The mixed martial arts and sports world watched on Saturday night when Nate Diaz defeated Conor McGregor in the main event of UFC 196, but few had a front-row seat like Jake Shields. Not only did the former UFC and now current WSOF welterweight corner Diaz, but was party to much of the pre-fight squabbling between his teammate Diaz and McGregor.
More than that, Shields has been training with Diaz before the younger brother of Nick could even fight. It's that fuller perspective on Diaz's up and down tenure in MMA that makes Shields so happy for his friend.
"It was great because, like you said, Nate is like a little brother to me," Shields said on Monday's The MMA Hour. "I've known him since he was at least 15. I remember he was a young, little punk kid at the gym. I'd been working out with him, so I had to take him on like a brother. Obviously everyone knows he had a lot of issues with pay, getting screwed around by Dana [White]. For him to finally step up and win such a good fight in such exciting fashion and get paid, I couldn't be happier for him."
In addition to simply knowing Diaz, there was also extra motivation to back his friend, Shields confessed. Sure, Diaz didn't get this fight under the most promising of circumstances, but the world counting out the Stockton fighter's chances was only cause to back him further.
"I believed in him regardless," Shields said. "Obviously definitely the camp would've been a lot better, but I still like Nate was just the smarter fighter, the bigger fighter. I felt like he had a lot more experience.
"The camp would've been nice, especially since Nate was out in Cabo just a week before he got called, out there for a week partying, not training, drinking and having fun. That was a setback, but Nate has heart. The amount of heart he has," Shields explained, "I knew he was going to pull it out, anyways."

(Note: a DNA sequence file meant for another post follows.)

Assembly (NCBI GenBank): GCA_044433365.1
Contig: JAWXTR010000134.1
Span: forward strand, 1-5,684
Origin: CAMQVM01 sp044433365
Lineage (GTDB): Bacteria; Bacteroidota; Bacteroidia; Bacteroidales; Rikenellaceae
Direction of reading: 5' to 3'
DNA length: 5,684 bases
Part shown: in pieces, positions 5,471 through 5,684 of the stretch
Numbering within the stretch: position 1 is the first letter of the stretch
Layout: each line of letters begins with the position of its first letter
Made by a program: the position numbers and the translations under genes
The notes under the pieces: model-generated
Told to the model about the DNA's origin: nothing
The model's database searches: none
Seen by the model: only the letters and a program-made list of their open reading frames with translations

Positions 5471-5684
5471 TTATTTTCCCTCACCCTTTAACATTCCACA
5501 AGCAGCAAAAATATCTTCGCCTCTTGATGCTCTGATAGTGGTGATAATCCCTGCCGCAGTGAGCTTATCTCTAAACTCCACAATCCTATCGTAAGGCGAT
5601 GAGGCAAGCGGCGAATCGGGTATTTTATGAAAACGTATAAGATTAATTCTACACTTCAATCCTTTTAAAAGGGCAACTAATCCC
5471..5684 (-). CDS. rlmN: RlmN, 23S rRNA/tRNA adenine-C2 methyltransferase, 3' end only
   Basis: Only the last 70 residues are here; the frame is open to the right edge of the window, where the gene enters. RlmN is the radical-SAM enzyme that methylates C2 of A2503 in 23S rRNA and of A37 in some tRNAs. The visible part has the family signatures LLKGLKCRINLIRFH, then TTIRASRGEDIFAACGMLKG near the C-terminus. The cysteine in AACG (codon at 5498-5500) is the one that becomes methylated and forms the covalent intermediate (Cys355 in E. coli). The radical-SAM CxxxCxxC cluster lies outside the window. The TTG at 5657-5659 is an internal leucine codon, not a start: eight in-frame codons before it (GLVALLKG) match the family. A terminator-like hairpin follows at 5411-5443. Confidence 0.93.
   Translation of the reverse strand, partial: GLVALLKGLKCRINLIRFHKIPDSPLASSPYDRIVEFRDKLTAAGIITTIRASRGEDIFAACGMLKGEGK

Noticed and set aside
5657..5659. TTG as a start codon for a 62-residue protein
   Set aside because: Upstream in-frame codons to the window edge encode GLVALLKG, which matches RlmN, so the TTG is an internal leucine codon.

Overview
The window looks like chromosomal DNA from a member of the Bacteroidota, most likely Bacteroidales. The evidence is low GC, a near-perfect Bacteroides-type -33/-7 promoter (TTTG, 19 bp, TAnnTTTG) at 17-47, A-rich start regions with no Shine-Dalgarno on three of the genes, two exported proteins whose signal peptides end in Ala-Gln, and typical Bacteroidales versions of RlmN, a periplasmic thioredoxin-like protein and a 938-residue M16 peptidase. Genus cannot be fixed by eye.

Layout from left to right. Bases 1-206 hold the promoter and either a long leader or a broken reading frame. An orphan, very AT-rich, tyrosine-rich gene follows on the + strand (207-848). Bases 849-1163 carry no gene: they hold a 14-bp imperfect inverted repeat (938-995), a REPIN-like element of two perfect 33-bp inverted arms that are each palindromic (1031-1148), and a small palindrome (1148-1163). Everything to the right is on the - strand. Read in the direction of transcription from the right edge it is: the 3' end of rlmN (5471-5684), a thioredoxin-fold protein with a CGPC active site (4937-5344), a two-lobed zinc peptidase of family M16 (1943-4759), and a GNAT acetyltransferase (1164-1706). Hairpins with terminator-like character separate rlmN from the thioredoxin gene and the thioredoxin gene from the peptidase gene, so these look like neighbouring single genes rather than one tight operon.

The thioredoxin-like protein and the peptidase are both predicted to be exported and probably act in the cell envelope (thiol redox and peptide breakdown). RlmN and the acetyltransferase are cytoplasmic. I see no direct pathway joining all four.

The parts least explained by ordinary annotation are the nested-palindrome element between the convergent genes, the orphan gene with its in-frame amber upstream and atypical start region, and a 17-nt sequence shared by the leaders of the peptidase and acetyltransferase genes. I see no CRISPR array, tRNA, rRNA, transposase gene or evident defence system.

Shields argued the team liked Diaz's chances no matter what and that McGregor's vaunted mind games that worked on previous opponents didn't merely fall flat again Diaz, but backfired as it only served as further motivation to succeed.
"Conor was definitely making things worse," Shields argued. "The fact that he was insulting our whole team and everyone. I thought Conor crossed some lines. But Nate's smart, a veteran. I'm sure he knew this. When it came time to fight, I gave him advice before he went out there. I'm like, 'Hey, Conor's trying to get riled up. He wants you to run, make a mistake like [Jose] Aldo.' So I said, 'Don't do that. Go out there and fight your game.'
That was the plan, to go out there and not fight too hard the first round; to go out there, play around, let Conor punch himself out and bring the pace up on the second."
As it would turn out, that's what Diaz did and much of how the fight played out. The first round was largely McGregor's as the Irish fighter cut open and battered Diaz with a barrage of home run left hands. But as the second round progressed, the tide began to turn and as Shields saw it, Diaz began to take over. "He went out there and started picking him apart in the second," he noted.